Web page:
Cardiff School of Pharmacy coordinates inspiring science activities at this year’s National Eisteddfod of Wales
1 August 2018
Visitors to this year’s National Eisteddfod of Wales are in for a sea-sational treat as a range of inspiring, family-friendly ‘Science of the Sea’ activities await them at the Science Village in Cardiff Bay from 4th to 11th August.
Eisteddfod goers will be able to see the longest living animal on earth and find out how scientists are attempting to use its relative from Pembroke Dock to make new tissues for healing wounds. Plus they’ll discover how sea creatures light up the world and provide us with medicines to kill viruses and cancer cells.
Led by Cardiff University School of Pharmacy’s Professor Arwyn Jones, a team of 50 people are planning the fun, interactive ‘Engage in Science’ activities which will captivate visitors and highlight the marine research carried out at Cardiff University, as well as the diverse wildlife found in Cardiff Bay.
As part of this exciting plan, Cardiff University will be operating a research vessel and researchers are turning RV Guiding Light into a floating laboratory to allow people to learn about the marine environment and how it is being studied at Cardiff University.
In addition, this year the University is sponsoring the Science and Technology Village on the Maes. Visitors to the science village can learn about marine life and the secrets of our salt marshes from University experts, as part of Wales’s 2018 Year of the Sea, to highlight the country’s outstanding coastline. Here some unwelcome marine guests can be seen and guests can learn how researchers are trying to understand them and stop the damage they are causing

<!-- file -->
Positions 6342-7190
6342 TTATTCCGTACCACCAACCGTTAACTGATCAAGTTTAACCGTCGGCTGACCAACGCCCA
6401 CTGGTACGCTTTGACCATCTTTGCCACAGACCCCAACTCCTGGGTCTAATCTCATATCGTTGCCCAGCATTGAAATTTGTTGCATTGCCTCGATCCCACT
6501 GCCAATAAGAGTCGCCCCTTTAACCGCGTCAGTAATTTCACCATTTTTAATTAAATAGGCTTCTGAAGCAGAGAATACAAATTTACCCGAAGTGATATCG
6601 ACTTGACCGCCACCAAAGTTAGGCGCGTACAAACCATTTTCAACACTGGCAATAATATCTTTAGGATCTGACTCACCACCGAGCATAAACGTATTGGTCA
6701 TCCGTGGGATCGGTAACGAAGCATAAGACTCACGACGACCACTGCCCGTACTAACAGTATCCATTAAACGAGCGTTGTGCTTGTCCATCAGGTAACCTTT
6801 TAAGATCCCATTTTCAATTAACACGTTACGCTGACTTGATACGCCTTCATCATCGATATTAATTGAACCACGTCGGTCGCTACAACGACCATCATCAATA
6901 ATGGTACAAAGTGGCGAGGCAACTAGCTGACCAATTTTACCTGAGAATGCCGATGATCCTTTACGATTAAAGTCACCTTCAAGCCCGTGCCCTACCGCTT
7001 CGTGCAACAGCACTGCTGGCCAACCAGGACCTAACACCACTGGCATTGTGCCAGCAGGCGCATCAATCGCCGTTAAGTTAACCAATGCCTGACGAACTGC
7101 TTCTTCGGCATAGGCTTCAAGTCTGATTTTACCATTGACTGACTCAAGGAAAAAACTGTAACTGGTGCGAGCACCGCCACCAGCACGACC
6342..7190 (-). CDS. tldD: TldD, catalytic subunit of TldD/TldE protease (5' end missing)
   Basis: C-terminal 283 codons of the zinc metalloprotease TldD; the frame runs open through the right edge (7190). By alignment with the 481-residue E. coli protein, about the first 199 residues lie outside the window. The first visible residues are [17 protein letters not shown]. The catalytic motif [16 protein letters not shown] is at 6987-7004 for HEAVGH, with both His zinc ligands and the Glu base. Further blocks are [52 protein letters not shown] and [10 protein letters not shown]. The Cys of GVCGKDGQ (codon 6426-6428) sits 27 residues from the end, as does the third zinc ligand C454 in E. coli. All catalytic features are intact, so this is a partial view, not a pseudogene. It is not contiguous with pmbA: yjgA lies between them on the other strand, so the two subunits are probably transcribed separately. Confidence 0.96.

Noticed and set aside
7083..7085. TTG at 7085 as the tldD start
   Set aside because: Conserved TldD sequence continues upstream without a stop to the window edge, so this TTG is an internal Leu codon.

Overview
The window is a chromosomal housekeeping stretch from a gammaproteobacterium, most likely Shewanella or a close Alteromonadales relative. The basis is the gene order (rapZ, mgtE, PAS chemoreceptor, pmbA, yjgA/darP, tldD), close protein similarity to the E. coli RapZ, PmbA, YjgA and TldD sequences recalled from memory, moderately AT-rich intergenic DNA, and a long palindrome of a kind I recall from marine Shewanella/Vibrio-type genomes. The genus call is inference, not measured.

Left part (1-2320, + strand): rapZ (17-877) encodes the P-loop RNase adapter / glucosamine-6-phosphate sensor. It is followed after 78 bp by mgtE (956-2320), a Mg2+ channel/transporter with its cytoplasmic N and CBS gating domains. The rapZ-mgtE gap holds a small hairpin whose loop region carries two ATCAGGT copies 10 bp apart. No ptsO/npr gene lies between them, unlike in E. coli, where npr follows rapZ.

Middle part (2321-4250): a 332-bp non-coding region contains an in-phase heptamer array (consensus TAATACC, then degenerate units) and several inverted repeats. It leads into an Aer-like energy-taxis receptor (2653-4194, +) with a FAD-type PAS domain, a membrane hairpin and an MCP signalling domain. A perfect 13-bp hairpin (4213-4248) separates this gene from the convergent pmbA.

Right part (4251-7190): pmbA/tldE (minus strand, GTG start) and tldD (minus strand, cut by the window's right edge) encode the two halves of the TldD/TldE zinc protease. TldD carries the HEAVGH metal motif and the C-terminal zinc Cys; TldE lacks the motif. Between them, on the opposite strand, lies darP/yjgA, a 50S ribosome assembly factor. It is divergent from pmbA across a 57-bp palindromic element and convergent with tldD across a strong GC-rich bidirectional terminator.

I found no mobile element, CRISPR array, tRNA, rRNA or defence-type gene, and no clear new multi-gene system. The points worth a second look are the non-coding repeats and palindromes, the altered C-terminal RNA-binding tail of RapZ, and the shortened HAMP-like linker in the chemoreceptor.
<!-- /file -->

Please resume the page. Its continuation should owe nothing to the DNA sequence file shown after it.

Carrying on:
An Eisteddfod highlight is set to be the exciting Carnifal y Môr (Carnival of the Sea) which starts at 22:30 on Saturday evening 4th August. The community carnival will celebrate the Eisteddfod’s arrival in the city and Welsh links to culture around the world. It will also explore how a molecule from a fluorescent jellyfish changed our understanding of life.
Butetown Carnival costume makers are working with artist Megan Broadmeadow to make illuminated carnival costumes inspired by an ongoing community collaboration with scientists at the University’s School of Pharmacy and Pharmaceutical Sciences.
The University researchers have shown carnival makers images of a fluorescent protein found in jellyfish that revolutionised our microscopic world. Remarkably, the protein can be used to literally light up research into cell activity in the battle against diseases such as cancer.
So come along to Cardiff Bay between 4th and 11th August to join in the fun, meet our staff and try our hands-on science activities.